This Famous Person Game - September 2016
by Mike McLeod
Mae Questel was not the original voice for Betty Boop (that was Margie Hines), but she was Betty for the longest period of time, from 1931 to 1938 and then again in 1988 when Betty made a brief cameo appearance in Who Framed Roger Rabbit? Mae was an extraordinary voice talent—she made Casper the Friendly Ghost come to life as well as Felix the Cat, Little Lulu, Little Audrey, Olive Oyl, Sweet Pea and even Popeye (in one cartoon). Mae also voiced dozens of lesser-known characters. In all, she spoke for more than 60 cartoon characters1 in 1,900 cartoons.2 Mae appeared in movies, including in National Lampoon’s Christmas Vacation as “Aunt Bethany.”
Clark (Chevy Chase): Since this is Aunt Bethany's 80th Christmas, I think she should lead us in the saying of grace.
Aunt Bethany: [turns to Lewis] What, dear?
Nora Griswold: Grace!
Aunt Bethany: Grace? She passed away 30 years ago.
Uncle Lewis: They want you to say grace.
[Bethany shakes her head in confusion]
Uncle Lewis: The BLESSING!
Aunt Bethany: [They all pose for prayer.] I pledge allegiance to the flag of the United States of America and to the republic for which it stands, one nation, under God, indivisible, with liberty and justice for all.
Others may also remember Mae Questel as “Aunt Bluebell” in commercials for Scott Towels. In a 1978 interview with the Washington Post she said, “To be a spokeswoman in a commercial, this is one of those things an actor looks forward to, you can sit back and do other things with a commercial…. The kind of recognition I get from this commercial is like if I made 10 movies a year. It's very gratifying, and I love it. People come up to me on the streets, in restaurants. Last year, we were at a bar mitzvah in Rochester, and 100 people came in a snowstorm to see me. It's like being the lead in the show….”2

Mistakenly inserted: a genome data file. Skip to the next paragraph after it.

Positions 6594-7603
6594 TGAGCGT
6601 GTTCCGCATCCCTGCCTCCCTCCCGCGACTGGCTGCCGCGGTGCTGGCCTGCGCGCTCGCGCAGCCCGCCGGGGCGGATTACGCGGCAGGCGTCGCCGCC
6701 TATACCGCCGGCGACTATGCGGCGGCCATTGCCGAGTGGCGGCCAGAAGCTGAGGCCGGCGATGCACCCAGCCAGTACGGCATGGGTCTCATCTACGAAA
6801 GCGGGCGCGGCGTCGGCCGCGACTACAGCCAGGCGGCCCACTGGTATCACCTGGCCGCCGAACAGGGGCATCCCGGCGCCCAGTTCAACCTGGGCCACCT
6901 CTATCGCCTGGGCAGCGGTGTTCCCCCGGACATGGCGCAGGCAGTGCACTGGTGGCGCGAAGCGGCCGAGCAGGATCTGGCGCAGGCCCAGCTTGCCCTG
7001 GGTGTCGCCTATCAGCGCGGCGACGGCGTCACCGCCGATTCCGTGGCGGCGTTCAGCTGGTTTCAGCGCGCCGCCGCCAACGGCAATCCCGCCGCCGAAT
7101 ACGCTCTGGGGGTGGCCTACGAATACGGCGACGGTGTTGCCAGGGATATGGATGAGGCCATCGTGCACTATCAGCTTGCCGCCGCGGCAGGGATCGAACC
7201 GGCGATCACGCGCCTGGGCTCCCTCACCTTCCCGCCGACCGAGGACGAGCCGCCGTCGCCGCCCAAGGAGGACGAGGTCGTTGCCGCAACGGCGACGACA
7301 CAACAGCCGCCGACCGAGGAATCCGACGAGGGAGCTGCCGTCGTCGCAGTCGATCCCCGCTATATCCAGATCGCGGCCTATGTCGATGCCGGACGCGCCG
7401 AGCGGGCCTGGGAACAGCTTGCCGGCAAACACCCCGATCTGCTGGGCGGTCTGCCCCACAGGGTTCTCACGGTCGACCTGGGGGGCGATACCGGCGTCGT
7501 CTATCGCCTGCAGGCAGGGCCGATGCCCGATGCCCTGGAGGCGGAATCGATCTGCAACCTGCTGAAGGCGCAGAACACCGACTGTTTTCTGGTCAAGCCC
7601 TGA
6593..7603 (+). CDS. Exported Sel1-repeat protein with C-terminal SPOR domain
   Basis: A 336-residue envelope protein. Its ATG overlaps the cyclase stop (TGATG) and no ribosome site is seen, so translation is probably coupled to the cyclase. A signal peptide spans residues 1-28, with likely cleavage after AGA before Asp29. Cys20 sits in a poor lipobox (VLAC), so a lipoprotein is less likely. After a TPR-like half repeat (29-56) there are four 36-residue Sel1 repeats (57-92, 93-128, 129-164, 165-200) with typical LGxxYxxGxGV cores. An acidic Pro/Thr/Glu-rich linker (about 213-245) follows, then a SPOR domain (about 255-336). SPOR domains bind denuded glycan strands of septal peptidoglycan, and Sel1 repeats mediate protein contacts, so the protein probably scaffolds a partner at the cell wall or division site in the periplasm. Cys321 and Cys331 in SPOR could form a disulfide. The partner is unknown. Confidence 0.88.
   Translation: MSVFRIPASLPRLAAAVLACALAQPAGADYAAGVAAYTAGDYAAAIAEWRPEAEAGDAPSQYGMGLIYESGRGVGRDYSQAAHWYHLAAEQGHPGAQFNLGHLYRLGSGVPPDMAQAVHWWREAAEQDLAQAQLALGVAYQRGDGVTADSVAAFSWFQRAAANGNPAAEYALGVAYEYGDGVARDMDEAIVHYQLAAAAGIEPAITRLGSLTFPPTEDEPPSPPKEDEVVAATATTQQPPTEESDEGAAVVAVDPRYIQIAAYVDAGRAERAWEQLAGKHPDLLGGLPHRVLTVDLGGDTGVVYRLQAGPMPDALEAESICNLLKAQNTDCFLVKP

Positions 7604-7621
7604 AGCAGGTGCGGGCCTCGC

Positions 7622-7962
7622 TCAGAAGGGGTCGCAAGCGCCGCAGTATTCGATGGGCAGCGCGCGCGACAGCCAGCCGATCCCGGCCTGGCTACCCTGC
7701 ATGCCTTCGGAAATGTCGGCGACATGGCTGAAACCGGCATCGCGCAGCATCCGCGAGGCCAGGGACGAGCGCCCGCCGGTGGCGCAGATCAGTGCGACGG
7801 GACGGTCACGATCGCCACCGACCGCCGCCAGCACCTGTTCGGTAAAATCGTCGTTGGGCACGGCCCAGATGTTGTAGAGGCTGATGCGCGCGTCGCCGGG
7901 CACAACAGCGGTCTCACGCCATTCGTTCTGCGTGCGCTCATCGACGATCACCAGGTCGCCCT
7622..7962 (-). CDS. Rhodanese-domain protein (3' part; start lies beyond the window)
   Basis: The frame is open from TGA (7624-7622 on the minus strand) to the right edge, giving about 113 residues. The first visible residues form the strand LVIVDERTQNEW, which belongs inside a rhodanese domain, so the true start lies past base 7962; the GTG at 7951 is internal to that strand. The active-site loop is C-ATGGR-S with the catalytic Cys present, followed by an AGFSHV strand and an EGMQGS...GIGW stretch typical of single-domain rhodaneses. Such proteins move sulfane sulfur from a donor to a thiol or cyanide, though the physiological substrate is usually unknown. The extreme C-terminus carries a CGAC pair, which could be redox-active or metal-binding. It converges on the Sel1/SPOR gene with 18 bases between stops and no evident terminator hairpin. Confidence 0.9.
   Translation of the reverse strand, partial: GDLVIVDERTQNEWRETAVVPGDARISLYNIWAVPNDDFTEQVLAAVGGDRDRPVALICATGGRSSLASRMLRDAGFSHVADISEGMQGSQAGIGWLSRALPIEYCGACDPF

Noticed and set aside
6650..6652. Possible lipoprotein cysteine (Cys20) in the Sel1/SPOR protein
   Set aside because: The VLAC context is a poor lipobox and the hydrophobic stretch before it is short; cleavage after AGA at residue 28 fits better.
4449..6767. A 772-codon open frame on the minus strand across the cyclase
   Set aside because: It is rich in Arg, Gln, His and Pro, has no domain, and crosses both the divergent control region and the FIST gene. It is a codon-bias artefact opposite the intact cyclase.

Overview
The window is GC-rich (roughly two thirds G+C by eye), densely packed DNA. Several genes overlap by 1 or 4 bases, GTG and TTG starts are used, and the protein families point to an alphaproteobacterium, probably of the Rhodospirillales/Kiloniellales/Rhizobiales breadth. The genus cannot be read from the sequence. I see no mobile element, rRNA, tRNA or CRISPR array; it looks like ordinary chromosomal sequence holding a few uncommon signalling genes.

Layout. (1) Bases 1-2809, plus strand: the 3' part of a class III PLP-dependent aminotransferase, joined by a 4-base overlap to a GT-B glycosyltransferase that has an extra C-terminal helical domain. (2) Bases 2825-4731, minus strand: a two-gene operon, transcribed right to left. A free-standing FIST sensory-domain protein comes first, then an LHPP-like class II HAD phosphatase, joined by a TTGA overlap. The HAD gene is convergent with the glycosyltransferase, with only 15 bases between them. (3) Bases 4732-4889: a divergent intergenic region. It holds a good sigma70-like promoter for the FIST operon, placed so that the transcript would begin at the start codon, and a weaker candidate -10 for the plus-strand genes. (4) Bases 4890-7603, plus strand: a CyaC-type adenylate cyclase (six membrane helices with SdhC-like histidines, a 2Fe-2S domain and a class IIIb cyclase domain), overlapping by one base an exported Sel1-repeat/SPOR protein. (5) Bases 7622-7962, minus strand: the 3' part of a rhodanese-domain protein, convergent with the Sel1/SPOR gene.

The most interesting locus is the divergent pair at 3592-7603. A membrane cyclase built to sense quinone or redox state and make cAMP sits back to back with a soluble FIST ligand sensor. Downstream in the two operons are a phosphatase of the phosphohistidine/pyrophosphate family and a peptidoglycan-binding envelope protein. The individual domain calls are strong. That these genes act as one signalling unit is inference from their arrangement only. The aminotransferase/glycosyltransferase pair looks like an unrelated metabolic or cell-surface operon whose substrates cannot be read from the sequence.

Not bad for a woman whose parents did not want her to go into show business. Born on September 13, 1908, Mae was the daughter of Simon and Freida Kwestel. At home, she learned to impersonate voices from her mother, and she could eventually mimic many famous people, including men: Jimmy Durante, Maurice Chevalier and Eddie Cantor.2
This talent helped her win a contest to find the girl who most sounded like and looked like actress Helen Kane, the “Boop-Boop-a-Doop Girl,” who sang, “I Want To Be Loved by You.” This opened the door to performing contracts for Mae and eventually to her being signed to voice Betty Boop.
Mae had a lucrative career in show business and was loved by her fans. In 2010, four 8 x 10 photos of Mae mimicking Betty Boop and other characters sold for $155.35 at Heritage Auctions. In 2004, a 1935 one sheet poster of Betty Boop with Henry (the cartoon character), measuring 27 x 41 inches and in unrestored near mint condition, auctioned for $9,775 at Heritage Auctions.
Mae passed away on January 4, 1998.
Bernadine Fowler of Mt. Pleasant, Tenn., who works at Breckenridge House Antiques there, Ted Carlton of Utah, Kevin Nicastre, Suzanne Oliver, a vendor at Angel’s Antiques in Opelika, and Sherron Lawson of Roswell, Ga. correctly identified Mae Questel.
2 Washingtonpost.com, “Hi, Dear, Aunt Bluebell's Here!” by Joyce Wadler, Feb. 20, 1978.
A black-and-white production cel from Betty Boop’s cameo in Who Framed Roger Rabbit? sold for $836.50 in 2016 at Heritage Auctions. (Photo courtesy of Heritage Auctions, HA.com)
Betty Boop with Henry poster (Photo courtesy of Heritage Auctions, HA.com)